How to Wireframe Using the 3 Most Popular Tools

What a wireframe is, how to make one, and why you should use it.


What is a wireframe?

A wireframe is the skeleton of a product (a website or a mobile app). It consists of simple shapes that represent functional parts (images, buttons, text areas etc). It focuses on space allocation and the visual prioritization of content, without detailing the purposes of those parts.

When to use wireframes?

Use wireframes early in your process to communicate the structure and functionality of your design to team members and other stakeholders.

They are a cheap fast way to get feedback on functionality and user experience because the visual design is not included. People can see that your project is still a work in progress which makes them more open to providing honest feedback. When providing feedback on a polished prototype, people may be reluctant to critique your work for fear of hurting your feelings (even if your prototype is really bad). But the obvious temporary nature of a wireframe takes that concern away. Plus, people enjoy contributing their ideas!

Wireframe vs Prototype, how are they different?




Lorem Ipsum text area*

generic font

placeholders for images, videos




actual copy

custom font

actual media

*High-fidelity wireframes use actual copy

Simplified steps on how to wireframe

The design process has many steps and will be different for each project you work on. Usually sketches come before wireframes, after which a mockup (visual representation of the product, without functionality) or a prototype is created.

My process is: research → user flow → sketch → low-fi wireframe → usability testing → prototype.

As for the wireframing process itself, it might vary slightly depending on what tool I’m using and whether it is a low fidelity or high fidelity wireframe. But in general my steps are as follows:

  1. Determine layout using boxes
  2. Add text and other elements (buttons, input forms etc)
  3. Design a bit: size, alignment, rounded corners (buttons), bolded headings
  4. Add short sharp annotations when needed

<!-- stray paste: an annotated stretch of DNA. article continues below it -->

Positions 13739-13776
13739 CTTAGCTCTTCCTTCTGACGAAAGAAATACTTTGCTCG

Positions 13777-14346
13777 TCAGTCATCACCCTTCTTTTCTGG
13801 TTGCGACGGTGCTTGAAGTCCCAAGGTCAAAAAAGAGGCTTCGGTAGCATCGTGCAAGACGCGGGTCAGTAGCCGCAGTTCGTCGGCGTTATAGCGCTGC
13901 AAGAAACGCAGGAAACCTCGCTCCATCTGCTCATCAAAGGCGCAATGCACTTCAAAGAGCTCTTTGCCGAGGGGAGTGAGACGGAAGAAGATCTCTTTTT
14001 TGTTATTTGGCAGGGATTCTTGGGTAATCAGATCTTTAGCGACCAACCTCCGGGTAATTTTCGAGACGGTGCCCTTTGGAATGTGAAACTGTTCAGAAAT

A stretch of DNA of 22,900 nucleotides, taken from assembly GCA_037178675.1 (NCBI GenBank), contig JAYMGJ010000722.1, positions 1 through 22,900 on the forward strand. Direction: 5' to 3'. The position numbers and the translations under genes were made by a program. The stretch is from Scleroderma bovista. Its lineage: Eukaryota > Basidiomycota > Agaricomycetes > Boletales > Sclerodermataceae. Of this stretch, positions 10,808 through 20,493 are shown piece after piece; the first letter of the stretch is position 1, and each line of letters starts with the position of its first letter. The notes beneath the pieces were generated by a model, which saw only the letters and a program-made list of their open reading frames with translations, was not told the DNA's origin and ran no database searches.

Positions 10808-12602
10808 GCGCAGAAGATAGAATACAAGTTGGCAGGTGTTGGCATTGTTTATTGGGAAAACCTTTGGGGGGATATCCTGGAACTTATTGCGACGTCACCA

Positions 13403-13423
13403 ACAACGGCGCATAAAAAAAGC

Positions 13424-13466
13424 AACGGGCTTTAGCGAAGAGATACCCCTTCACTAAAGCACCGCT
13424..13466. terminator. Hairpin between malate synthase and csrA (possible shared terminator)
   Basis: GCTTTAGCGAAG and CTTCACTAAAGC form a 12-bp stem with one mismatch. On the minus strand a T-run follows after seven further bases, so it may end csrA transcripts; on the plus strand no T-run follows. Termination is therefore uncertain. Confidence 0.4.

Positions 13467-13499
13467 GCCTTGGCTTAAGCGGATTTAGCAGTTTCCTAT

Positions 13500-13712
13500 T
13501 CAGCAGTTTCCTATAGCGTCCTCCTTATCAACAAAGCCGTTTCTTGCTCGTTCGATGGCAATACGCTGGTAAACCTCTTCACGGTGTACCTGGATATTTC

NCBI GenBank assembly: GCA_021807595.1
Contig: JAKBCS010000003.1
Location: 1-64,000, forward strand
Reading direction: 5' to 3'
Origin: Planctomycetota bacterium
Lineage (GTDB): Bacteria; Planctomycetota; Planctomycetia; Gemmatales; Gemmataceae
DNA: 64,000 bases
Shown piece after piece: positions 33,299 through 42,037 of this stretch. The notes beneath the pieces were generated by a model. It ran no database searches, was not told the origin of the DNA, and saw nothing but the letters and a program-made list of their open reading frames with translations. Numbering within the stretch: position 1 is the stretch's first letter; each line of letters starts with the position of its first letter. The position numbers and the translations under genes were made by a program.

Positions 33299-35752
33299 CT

5. Create transitions
  6. Test on devices
  7. Get feedback from the team and users
  8. Iterate or move on to the next step

Software to use

You can draw your wireframes by hand, but if you feel more comfortable using software, here are some free browser-based tools you can use.


Free Tier Limitations: 3 boards, unlimited team members

Paid Plan: $8/ month/ editor (billed annually)

When I use it: When I don’t have much time and my flow and screens are pretty standard. I also use it when I just want to show the basic idea to team members or users. Miro has some templates to start with and a library of wireframing elements, so you can have a simplified flow ready within 5-10 minutes. 


Free Tier Limitations: 2 workspaces with 3000 items per workspace

Paid Plan: $10 / month / editor (billed annually)

When I use it: When I want to get into more detail but still don’t have much time. It has a library of basic elements like buttons and images. Even the Lorem ipsum text can be expanded! 


Free Tier Limitations: 3 projects & 2 editors

Paid Plan: $12 / month / editor (billed annually)

When I use it: Usually at a later stage when I need a high fidelity wireframe which will transition into a prototype afterwards. It’s useful if I need to demonstrate transitions from one screen to another. To speed up the process you can use wireframing kits like the one in the video below – created in line with iOS guidelines.

Other tools

Balsamiq – a fast low-fidelity wireframing tool.

InVision Freehand – perfect for collaboration and capturing feedback.

Lucidchart – libraries of objects and templates make it easy to use for non-designers.

UXPin – great for high-fidelity wireframes and prototypes. Allows you to have conditional logic and various states of elements.

WireframeCC – no need to register to start using it. Visit the site, start drawing, and send the link out.

Mockplus – with pre-built components, icons and drag and drop functionality it requires a low learning curve.

Cacoo – easy to track changes, discuss designs with comments, chat, and video chat.

Courses you can take for more practice

Balsamiq Wireframing Academy will teach you the basics of wireframing and user interface design. It has articles, courses, videos, and more.

Unbox wireframe a day is a wireframing course to help you learn design by deconstructing a website or app every day, for 21 days.

Web Design: Wireframes to Prototypes by Calarts on Coursera This course is focused on the application of the early UX research to actual user interfaces: the creation of wireframes, high-fidelity mockups, and clickable prototypes.

You made it to the end! I hope you now understand better what wireframes are, as well as when and how to use them. We have our monthly Design Hangouts Online where you can show your work and get feedback from other designers!